Theodore Porter’s contribution to this discussion, Genetics in the Madhouse: The Unknown History of Human Heredity, takes a much broader perspective on the eugenics-genetics divide. Instead of seeing eugenics as either a founding contaminant in genetics, or as a temporary aberration in psychiatric science, Porter looks at the much longer history of data collection within the primary sites for psychiatry over several centuries: asylums or mental hospitals.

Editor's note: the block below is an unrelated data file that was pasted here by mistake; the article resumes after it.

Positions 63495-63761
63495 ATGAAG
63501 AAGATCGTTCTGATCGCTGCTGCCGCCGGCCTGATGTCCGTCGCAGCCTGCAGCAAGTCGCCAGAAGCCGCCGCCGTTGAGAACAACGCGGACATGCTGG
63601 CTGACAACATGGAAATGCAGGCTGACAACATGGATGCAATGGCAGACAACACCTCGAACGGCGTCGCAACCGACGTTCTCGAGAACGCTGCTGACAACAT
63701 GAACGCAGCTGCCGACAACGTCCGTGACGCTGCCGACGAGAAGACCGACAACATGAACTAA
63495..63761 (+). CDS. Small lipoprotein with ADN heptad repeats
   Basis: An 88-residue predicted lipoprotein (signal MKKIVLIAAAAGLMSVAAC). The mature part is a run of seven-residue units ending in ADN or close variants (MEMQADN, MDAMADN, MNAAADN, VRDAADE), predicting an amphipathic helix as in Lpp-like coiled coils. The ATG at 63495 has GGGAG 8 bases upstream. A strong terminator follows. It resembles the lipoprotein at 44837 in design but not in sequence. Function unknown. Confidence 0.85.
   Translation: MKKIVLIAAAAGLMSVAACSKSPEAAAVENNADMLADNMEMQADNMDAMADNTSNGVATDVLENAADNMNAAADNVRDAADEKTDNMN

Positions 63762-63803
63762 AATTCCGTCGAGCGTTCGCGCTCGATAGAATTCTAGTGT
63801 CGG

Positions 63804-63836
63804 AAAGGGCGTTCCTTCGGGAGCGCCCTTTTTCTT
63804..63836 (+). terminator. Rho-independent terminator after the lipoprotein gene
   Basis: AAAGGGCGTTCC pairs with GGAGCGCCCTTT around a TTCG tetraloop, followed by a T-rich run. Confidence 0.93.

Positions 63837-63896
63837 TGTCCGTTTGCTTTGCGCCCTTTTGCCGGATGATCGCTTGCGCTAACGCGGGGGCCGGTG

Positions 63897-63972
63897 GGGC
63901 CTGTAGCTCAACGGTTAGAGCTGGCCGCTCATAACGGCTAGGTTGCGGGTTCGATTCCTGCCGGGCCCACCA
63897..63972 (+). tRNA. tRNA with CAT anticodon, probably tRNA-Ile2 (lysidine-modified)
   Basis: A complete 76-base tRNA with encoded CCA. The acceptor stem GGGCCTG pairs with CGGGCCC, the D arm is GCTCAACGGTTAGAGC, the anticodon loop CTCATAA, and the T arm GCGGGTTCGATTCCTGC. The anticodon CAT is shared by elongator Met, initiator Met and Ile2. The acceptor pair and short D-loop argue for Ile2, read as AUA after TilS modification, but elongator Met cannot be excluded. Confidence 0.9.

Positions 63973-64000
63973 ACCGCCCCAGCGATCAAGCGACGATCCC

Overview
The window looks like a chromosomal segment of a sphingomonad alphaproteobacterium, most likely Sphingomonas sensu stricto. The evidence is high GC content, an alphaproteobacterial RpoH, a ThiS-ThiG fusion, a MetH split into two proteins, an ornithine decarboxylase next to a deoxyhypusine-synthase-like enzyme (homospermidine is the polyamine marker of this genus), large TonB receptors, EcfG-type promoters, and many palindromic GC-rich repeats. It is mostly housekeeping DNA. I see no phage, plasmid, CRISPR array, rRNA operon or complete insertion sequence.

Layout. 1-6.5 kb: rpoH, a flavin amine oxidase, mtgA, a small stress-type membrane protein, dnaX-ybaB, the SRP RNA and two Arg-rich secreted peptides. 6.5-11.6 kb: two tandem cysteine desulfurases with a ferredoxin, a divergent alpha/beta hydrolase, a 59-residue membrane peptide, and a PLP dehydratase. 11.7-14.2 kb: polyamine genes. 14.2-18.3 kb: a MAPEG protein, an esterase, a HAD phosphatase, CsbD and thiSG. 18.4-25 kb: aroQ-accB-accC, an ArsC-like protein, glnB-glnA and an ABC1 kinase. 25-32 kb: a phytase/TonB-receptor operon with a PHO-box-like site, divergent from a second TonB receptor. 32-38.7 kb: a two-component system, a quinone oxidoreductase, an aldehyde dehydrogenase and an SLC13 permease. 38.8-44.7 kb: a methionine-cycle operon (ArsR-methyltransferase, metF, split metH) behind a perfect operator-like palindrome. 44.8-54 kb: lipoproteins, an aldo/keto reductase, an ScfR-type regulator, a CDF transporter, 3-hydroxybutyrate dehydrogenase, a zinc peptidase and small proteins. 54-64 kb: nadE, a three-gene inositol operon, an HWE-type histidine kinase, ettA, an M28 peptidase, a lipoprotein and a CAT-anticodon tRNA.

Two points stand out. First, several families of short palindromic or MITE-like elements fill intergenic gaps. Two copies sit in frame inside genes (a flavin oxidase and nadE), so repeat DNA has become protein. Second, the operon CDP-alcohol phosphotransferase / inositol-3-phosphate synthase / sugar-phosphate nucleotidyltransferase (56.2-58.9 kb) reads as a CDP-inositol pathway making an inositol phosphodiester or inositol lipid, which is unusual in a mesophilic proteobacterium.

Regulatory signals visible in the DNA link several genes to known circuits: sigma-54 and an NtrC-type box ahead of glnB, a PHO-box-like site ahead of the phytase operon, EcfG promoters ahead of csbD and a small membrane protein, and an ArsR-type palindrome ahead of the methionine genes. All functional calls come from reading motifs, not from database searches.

Laura D. Hirshbein, MD, PhD
Laura Hirshbein is a professor of psychiatry at the University of Michigan and the author of American Melancholy: Constructions of Depression in the Twentieth Century (2009) and Smoking Privileges: Psychiatry, the Mentally Ill, and the Tobacco Industry in America (2015), both published by Rutgers University Press.
Posts by Laura D. Hirshbein, MD, PhD
The real Elvis is American, remember, and America is a consumer society. The desires we project, the stuff we buy—that is what feels real to us. It lets us have any Elvis we want. He left plenty of kitsch in his wake, plenty of pseudo-religion, plenty of Elvis jokes—but he was not, is not, a joke. He lived our contradictions, released our inhibitions, and lost himself in the process.